Revenue-Based Financing for Technology Companies With No Hard Assets

Revenue-based financing (RBF), or royalty-based financing, is a unique form of financing provided by RBF investors to small- to mid-sized businesses in exchange for an agreed-upon percentage of the business’ gross revenues.

Revenue-Based Financing for Technology Companies With No Hard Assets 1

The capital provider receives monthly payments until his invested capital is repaid, along with a multiple of that invested capital.

Investment funds that provide this unique form of financing are known as RBF funds.

– The monthly payments are referred to as royalty payments.

– The percentage of revenue the business pays to the capital provider is referred to as the royalty rate.

– The multiple of invested capital paid by the business to the capital provider is referred to as a cap.

Most RBF capital providers seek a 20% to 25% return on their investment.

Let’s use a straightforward example: If a business receives $1M from an RBF capital provider, it is expected to repay $200,000 to $250,000 per year to the capital provider. That amounts to about $17,000 to $21,000 paid per month by the business to the investor.

Read more :

As such, the capital provider expects to receive the invested capital back within 4 to 5 years.

Each capital provider determines its own expected royalty rate. In our simple example above, we can work backward to determine the rate.

Let’s assume the business produces $5M in annual gross revenues. As indicated above, they received $1M from the capital provider. They are paying $200,000 back to the investor each year.

The royalty rate in this example is $200,000/$5M = 4%

The royalty payments are proportional to the top line of the business. Everything else being equal, the higher the business’s revenues, the higher the monthly royalty payments the company makes to the capital provider.

Traditional debt consists of fixed payments. Therefore, the RBF scenario seems unfair. In a way, the business owners are punished for their hard work and success in growing the business.

To remedy this problem, most royalty financing agreements incorporate a variable royalty rate schedule. In this way, the higher the revenues, the lower the royalty rate applied.

The exact sliding scale schedule is negotiated between the parties involved and clearly outlined in the term sheet and contract.

Every business, especially technology businesses that grow very quickly will eventually outgrow their need for this form of financing.

As the business balance sheet and income statement strengthen, the business will move up the financing ladder and attract more traditional financing solution providers. The company may become eligible for conventional debt at cheaper interest rates.

As such, every revenue-based financing agreement outlines how a business can buy down or buy out the capital provider.

Buy-Down Option:

The business owner always has an option to buy down a portion of the royalty agreement. The specific terms for a buy-down option vary for each transaction.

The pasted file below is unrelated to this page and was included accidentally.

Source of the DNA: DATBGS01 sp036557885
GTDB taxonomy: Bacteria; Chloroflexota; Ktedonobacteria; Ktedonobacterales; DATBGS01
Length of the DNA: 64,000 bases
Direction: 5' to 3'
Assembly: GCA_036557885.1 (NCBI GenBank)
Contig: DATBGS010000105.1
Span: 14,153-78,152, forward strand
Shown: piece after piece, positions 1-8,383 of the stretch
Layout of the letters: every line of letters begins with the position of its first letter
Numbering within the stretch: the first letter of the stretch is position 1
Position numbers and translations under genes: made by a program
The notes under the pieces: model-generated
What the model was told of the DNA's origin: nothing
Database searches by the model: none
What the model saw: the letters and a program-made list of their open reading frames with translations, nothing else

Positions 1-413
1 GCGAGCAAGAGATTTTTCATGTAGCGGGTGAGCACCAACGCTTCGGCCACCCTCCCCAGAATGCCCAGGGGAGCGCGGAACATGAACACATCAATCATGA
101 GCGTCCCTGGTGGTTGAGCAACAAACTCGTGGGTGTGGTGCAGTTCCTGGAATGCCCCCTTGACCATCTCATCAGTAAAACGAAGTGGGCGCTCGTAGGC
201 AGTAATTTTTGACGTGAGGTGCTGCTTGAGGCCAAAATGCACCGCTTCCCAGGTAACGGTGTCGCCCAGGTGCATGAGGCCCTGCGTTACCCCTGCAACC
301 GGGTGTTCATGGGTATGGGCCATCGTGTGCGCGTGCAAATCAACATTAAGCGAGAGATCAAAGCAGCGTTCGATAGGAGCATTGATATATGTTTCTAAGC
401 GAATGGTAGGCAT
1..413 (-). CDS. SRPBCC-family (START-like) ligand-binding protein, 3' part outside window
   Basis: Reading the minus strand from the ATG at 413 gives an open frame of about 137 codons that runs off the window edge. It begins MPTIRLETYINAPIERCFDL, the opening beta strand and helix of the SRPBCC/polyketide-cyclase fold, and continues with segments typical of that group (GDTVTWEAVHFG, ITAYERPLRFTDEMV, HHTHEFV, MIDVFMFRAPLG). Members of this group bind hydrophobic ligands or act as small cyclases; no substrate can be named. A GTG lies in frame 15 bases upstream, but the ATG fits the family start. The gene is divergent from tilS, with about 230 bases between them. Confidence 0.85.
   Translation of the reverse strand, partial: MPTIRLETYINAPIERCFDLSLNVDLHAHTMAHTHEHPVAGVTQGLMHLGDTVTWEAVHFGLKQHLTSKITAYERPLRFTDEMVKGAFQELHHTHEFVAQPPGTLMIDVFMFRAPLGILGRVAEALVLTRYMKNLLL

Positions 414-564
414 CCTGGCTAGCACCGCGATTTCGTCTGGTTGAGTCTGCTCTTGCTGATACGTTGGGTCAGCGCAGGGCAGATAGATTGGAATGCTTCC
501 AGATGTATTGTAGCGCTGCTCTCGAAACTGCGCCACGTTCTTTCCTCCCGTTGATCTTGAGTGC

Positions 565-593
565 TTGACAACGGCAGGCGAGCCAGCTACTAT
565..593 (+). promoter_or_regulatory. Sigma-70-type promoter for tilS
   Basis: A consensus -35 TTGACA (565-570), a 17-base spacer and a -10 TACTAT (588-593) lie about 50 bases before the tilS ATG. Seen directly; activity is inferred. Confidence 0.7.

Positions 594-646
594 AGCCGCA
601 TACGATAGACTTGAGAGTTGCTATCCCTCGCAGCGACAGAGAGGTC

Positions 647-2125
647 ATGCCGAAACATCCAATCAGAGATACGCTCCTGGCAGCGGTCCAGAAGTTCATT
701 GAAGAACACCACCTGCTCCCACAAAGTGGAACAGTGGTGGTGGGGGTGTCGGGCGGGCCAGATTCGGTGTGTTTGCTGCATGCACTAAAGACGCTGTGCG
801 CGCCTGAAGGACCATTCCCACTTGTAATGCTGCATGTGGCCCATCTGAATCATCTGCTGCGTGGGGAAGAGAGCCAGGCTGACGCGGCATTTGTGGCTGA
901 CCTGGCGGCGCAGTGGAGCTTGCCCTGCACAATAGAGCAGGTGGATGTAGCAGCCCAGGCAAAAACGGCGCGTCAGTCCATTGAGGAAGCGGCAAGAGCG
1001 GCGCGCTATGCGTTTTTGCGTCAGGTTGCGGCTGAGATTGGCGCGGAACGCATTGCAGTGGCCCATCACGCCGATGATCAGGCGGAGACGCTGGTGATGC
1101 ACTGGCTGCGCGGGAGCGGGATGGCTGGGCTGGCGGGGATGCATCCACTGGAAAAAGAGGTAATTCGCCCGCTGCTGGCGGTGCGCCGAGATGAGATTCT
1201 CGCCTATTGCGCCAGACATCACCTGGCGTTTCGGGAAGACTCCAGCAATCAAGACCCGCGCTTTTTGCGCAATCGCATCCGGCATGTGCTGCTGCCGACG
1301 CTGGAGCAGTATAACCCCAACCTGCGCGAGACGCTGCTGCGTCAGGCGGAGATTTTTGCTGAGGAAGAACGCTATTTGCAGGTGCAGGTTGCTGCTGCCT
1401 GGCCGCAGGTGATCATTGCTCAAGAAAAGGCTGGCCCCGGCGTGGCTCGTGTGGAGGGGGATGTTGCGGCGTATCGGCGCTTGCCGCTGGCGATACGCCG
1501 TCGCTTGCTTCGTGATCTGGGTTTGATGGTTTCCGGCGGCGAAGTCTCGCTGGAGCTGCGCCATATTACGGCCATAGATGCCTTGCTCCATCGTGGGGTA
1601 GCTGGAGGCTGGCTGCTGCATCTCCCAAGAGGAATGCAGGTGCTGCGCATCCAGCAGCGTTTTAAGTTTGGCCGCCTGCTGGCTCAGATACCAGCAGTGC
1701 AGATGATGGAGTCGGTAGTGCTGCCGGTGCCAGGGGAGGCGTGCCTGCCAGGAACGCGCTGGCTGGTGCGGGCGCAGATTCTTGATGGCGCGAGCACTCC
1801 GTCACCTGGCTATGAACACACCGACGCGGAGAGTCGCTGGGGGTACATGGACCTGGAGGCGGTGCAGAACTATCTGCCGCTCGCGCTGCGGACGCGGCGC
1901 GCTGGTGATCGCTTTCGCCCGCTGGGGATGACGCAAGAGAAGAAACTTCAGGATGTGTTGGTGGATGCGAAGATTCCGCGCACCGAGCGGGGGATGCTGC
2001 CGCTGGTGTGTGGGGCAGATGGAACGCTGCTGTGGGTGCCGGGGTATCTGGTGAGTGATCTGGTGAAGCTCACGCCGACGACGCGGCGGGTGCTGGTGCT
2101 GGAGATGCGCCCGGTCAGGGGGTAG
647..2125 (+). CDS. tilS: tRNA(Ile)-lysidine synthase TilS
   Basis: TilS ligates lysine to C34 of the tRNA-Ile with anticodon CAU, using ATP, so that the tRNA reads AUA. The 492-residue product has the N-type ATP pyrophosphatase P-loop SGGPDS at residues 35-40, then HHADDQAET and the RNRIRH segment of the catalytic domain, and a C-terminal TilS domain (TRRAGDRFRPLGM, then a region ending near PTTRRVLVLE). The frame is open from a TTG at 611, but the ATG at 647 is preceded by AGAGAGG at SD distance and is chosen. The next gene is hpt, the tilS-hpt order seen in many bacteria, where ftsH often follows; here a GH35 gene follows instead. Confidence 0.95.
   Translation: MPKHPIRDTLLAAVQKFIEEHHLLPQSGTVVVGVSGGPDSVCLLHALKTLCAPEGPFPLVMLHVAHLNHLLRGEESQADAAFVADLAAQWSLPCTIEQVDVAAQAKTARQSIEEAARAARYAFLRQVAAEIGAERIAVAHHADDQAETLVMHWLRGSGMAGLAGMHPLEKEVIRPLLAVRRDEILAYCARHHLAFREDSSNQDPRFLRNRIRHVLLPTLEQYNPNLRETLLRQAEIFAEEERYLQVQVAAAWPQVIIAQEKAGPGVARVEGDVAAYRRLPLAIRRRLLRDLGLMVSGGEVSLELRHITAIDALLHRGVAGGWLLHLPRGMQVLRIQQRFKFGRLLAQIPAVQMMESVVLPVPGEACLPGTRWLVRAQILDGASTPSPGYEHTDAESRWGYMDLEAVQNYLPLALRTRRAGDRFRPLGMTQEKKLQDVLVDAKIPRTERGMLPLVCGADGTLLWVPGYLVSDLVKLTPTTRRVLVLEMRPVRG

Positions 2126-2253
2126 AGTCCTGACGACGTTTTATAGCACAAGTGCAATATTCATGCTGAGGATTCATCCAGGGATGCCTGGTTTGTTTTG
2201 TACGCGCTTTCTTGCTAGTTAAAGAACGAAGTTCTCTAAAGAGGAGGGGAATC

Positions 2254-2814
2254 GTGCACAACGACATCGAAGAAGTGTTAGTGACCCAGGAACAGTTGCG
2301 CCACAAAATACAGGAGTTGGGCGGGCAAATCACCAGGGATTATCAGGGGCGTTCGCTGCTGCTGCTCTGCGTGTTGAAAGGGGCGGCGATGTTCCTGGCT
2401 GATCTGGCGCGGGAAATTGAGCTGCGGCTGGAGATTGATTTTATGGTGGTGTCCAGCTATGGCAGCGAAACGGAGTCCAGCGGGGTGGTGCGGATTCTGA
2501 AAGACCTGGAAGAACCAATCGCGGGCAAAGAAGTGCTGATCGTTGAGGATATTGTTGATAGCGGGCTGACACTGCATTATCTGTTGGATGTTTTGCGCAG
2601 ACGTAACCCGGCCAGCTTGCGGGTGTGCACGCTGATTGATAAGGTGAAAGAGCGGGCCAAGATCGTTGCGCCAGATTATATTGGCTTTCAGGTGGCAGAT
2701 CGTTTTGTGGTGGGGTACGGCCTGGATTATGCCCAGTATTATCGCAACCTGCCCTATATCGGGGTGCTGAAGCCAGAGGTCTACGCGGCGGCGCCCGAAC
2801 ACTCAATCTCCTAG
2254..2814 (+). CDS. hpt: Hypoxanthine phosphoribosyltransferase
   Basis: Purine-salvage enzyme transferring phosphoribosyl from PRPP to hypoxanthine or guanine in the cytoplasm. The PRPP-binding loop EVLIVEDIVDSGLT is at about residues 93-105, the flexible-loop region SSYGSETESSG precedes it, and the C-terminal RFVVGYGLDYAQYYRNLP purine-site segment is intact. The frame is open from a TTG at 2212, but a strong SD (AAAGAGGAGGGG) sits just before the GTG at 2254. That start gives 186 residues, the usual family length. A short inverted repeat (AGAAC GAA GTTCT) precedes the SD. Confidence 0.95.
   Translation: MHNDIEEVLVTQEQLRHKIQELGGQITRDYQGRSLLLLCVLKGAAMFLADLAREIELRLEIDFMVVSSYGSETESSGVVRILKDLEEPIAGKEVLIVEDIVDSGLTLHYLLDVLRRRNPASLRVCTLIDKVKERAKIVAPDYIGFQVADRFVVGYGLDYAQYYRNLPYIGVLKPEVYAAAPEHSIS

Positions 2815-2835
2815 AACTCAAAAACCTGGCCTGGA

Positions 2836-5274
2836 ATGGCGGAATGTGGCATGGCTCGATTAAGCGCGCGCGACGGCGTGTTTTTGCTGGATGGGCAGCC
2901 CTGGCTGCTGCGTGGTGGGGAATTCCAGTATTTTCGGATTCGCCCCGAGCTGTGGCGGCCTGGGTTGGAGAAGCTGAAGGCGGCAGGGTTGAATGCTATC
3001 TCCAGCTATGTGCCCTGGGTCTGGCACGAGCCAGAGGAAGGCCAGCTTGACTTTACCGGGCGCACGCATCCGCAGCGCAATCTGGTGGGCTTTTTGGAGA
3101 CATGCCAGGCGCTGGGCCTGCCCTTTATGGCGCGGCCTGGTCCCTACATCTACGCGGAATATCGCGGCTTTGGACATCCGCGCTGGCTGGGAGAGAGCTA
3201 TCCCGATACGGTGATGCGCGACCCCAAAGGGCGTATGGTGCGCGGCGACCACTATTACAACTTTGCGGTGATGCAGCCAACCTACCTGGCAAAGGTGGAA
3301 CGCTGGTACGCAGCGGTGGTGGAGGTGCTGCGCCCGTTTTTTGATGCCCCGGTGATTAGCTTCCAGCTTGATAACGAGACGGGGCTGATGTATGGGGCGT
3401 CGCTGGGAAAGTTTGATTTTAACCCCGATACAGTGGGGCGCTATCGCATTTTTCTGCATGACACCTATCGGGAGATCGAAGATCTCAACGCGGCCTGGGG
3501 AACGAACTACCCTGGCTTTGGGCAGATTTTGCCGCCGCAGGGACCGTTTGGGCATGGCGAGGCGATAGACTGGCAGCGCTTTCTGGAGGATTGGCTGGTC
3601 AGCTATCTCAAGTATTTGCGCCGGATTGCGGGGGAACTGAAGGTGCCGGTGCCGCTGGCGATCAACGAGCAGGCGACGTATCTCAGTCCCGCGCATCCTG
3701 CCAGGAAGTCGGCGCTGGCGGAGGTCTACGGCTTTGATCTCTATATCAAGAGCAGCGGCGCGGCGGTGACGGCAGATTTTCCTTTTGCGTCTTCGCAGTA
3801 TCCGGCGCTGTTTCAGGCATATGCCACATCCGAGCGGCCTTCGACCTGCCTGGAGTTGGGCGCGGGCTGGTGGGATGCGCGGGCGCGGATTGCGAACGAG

Generally, the capital provider expects to receive a specific percentage (or multiple) of its invested capital before the business owner can exercise the buy-down option.

The business owner can exercise the option by making single or multiple lump-sum payments to the capital provider. The price buys down a certain percentage of the royalty agreement. A proportional rate will then reduce the invested capital and monthly royalty payments.

Sometimes, the business may buy out and extinguish the entire royalty financing agreement.

This often occurs when the business is sold and the acquirer chooses not to continue the financing arrangement. Or when the company has become strong enough to access cheaper financing sources and wants to restructure itself financially.

In this scenario, the business can buy out the entire royalty agreement for a predetermined multiple of the aggregate invested capital. This multiple is commonly referred to as a cap. The specific terms for a buy-out option vary for each transaction.

There are generally no restrictions on how a business can use RBF capital. Unlike in a traditional debt arrangement, there are little to no restrictive debt covenants on how the company can use the funds.

The capital provider allows the business managers to use the funds as they see fit to grow the business.

Acquisition financing:

Many technology businesses use RBF funds to acquire other companies to ramp up their growth. RBF capital providers encourage this growth because it increases the revenues their royalty rate can be applied.

As the business grows by acquisition, the RBF fund receives higher royalty payments and benefits from the growth. As such, RBF funding can be a great source of acquisition financing for a technology company.

No assets, No personal guarantees, No traditional debt:

Technology businesses are unique because they rarely have conventional hard assets like real estate, machinery, or equipment. Technology companies are driven by intellectual capital and intellectual property.

These intangible IP assets are difficult to value. As such, traditional lenders give them little to no value. This makes it extremely difficult for small- to mid-sized technology companies to access traditional financing.